- Energy monitoring: The energy monitoring subsystem includes features that ensure that the house can be operated efficiently during the competition. It also adds polish and integration between subsystems in the house which impact user experience and increase market appeal. The energy monitoring subsystem will be tightly integrated with the security, home automation and weather modeling subsystems.
- Security: The security subsystem is responsible for monitoring aspects of the house associated with physical security, including open doors and windows, motion inside the house and other monitoring as needed. The security subsystem will be closely integrated with the home automation and energy monitoring subsystems.
- Home automation: The home automation subsystem is responsible for controlling various aspects of the house, including lighting, HVAC and other system functions. It provides the primary set of interfaces by which the energy monitoring system controls the house.
- Weather modeling: The weather modeling team is responsible for maintaining weather databases that can be used for system design as well as doing real-time prediction of upcoming weather during the competition to ensure optimal energy performance of the house.
Integrated Product Team
The integrated product team (IPT) consists of representative from each of the engineering teams as well as the architecture team. The IPT is responsible for overall design coordination, including maintaining system-level cost, energy and thermal budgets. Conflicts between subsystems will be discussed and resolved through the IPT, in coordination with the relevant subsystems and/or teams.
In addition to the design teams listed above, a number of others teams will be established to carry out other activities that are required for success of the project but not part of the engineering design of the house itself. Students serving on these teams and taking CS/EE/ME 75 for credit must be a member of a design team (above) and be taking the course for at least 6 units of credit (to allow time to participate on more than one team).
Caltech led teams
- Systems administration: the system administration team will be responsible for maintaining project computing resources, including mailing lists, wikis and shared project documents. We need 1-3 students for the system administration team.
- Facilities: the facilities team will be responsible for any Caltech facilities that are used by the team, including maintaining the lab in Steele, coordinating with the Caltech administration for houses or other facilities that we install equipment in, and maintaining any Caltech vehicles or equipment that is used as part of the course. We need 2-3 students for the facilities team.
SCI-Arc led teams
- Interior design: the interior design teams are responsible for the interior of the house. 1-2 Caltech students are needed to serve as liasons to the interior design teams, including making sure that design decisions from the engineering teams are compatible with design decisions from the architecture teams.
- Exterior design: the exterior design teams are responsible for the exterior of the house (including outer shell). 1-2 Caltech students are needed to serve as liasons to the exterior design teams, including making sure that design decisions from the engineering teams are compatible with design decisions from the architecture teams.
- Documentation: the documentation team is responsible for putting all of the design information into the format required for submission to the Solar Decathlon competition. 1-2 Caltech students are need to help insure that subsystem documentation is done in a manner that is compatible with the needs of the documentation team.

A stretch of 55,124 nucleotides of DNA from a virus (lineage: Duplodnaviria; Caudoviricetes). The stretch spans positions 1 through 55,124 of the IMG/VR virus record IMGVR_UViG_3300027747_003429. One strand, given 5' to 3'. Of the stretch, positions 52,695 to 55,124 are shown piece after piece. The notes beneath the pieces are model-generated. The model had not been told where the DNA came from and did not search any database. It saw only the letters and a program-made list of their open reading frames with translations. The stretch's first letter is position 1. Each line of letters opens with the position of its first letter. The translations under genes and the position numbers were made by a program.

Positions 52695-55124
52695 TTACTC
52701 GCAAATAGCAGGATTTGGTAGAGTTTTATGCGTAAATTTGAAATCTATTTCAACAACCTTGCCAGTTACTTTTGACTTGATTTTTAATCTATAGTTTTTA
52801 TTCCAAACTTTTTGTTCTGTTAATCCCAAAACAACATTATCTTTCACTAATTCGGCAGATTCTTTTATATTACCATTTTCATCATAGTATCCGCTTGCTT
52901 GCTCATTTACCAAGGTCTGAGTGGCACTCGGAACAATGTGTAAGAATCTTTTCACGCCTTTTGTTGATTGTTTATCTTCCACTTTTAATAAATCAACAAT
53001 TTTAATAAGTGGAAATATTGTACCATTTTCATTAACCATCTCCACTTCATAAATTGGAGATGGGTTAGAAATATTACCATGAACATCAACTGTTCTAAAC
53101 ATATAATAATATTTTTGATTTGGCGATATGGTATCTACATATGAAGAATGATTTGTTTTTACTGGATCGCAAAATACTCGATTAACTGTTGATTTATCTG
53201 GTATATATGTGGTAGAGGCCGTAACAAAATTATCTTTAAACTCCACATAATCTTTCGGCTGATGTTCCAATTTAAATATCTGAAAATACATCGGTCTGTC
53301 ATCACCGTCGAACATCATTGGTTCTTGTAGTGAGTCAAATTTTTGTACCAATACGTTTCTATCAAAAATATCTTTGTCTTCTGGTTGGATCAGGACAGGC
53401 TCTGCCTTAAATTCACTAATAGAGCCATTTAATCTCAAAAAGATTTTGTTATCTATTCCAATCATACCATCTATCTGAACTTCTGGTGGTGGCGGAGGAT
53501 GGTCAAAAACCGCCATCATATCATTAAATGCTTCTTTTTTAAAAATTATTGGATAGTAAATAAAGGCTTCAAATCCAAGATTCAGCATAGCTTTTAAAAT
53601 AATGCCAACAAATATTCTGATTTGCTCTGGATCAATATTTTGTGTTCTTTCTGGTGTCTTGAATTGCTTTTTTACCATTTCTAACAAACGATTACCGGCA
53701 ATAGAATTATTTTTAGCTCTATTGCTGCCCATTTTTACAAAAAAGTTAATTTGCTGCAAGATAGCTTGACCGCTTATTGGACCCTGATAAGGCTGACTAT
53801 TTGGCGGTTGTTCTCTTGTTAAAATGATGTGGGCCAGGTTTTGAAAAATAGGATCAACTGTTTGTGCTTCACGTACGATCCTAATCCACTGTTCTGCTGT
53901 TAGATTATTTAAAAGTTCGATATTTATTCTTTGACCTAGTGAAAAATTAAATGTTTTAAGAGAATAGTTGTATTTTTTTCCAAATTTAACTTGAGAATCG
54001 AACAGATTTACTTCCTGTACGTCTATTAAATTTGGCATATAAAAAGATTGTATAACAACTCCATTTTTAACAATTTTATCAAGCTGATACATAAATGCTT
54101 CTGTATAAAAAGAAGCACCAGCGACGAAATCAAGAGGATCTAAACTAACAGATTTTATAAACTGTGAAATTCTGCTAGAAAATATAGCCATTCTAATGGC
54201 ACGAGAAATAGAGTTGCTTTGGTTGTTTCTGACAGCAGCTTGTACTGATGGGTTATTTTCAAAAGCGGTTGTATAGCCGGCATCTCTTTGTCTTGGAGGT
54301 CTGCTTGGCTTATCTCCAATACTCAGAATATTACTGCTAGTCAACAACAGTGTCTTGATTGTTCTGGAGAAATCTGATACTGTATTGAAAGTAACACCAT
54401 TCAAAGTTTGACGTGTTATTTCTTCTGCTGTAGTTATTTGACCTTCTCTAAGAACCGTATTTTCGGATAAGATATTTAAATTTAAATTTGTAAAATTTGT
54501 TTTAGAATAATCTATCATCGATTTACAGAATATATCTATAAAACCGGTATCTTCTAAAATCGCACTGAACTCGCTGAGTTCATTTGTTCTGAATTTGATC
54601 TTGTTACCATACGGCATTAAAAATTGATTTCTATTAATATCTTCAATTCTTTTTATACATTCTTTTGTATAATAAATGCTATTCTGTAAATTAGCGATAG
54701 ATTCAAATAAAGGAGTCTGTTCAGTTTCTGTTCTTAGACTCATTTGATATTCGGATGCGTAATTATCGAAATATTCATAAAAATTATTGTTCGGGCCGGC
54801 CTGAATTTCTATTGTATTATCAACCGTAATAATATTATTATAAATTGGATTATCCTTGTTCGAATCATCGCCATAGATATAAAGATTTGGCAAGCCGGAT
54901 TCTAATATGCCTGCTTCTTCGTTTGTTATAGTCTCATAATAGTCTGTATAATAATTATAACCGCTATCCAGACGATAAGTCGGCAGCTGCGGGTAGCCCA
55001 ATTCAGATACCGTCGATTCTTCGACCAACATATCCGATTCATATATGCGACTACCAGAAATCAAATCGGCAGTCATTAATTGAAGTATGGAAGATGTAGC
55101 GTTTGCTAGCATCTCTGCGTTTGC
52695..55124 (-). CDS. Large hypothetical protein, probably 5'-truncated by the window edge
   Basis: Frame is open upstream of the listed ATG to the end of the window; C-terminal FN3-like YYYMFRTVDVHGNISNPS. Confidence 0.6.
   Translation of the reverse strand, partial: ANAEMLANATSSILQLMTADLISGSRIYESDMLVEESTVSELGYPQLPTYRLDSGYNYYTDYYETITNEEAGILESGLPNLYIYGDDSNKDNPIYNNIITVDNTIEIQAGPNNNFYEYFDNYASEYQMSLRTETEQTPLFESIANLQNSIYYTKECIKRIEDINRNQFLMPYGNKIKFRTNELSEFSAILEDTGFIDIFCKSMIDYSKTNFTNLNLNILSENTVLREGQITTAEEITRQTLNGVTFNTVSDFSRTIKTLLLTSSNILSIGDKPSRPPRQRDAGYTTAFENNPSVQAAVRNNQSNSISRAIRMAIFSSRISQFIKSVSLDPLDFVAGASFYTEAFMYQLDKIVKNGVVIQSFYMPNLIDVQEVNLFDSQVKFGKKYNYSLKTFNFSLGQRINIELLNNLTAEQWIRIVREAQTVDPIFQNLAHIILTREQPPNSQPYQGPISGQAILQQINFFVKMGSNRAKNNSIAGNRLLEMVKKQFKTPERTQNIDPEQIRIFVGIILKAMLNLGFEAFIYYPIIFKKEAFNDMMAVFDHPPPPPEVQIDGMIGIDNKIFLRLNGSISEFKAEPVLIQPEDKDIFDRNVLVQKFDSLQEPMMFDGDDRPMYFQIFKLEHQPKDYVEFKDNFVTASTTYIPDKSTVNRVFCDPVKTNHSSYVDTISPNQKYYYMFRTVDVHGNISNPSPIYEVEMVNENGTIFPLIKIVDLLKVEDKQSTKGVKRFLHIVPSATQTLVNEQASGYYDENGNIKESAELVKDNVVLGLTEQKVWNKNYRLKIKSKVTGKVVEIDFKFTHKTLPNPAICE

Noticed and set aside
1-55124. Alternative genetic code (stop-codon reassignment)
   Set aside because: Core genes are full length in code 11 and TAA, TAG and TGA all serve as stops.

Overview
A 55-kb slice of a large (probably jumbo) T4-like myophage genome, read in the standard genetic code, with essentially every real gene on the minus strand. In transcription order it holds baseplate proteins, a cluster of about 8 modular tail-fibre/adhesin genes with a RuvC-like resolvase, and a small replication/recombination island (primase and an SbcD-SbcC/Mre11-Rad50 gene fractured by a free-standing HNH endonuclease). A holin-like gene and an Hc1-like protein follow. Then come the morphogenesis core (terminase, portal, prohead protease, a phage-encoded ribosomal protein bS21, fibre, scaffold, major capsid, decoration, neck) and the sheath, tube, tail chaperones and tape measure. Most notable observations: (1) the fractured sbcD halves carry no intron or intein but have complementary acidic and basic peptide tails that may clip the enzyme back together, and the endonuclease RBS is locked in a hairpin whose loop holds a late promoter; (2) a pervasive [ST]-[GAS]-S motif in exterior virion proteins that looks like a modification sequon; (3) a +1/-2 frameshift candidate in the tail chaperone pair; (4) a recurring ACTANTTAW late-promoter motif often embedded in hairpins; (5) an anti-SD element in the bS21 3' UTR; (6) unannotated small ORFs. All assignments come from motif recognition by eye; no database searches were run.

- Communications: the communications team is responsible for outreach to the public, including the web site, planning events and other activities. Caltech participation in these teams is highly encouraged and is a great way to find out more about how to communicate technical ideas to the general public.
The SCI-Arc/Caltech Solar Decathlon team seeks help from outside advisors who are interested in providing students with knowledge and feedback on various aspects of the project. We generally slot advisors into one of several roles:
- Review team members (2-6 hrs/quarter) - design reviews will take place roughly once per quarter. Review team members provide valuable outside perspective on the current design and feedback on issues that should be investigated or address. Review team members are included in project-level e-mails and invited to weekly project meetings. Design reviews last 2-4 hours and are typically scheduled between 6 and 10 pm, weekday evenings.
- Subject matter expert (0-2 hrs/week) - subject matter experts (SMEs) have expertise in one or more subsystem areas and are willing to provide knowledge and advice to students when needed. SMEs are also invited to weekly project meetings, design reviews and other project-wide events.
- Team advisor (2-4 hrs/week) - team advisors serve as ongoing advisors to one of the three engineering design teams (mechanical systems, electrical systems, computing systems). Team advisors attend the weekly team meetings (typically 1.5-2 hrs/week) and provide input to the IPT team representatives and members of subsystem design teams.
- Engineering coach (10-20 hrs/week) - the engineering coach is responsible for guiding the overall team activities and helping students work through technical and project management issues at the systems level. The engineering coach attends the weekly project meeting, runs the IPT meeting (along with the SCI-Arc project lead), organizes engineering design reviews, provides advice and mentoring to student members (especially IPT reps) and has overall responsibility for Caltech budgets and facilities. This position requires availability during normal working hours as well as some evenings and weekends.
Interested individuals should contact one of the course instructors to obtain more information about serving in one or more of these roles.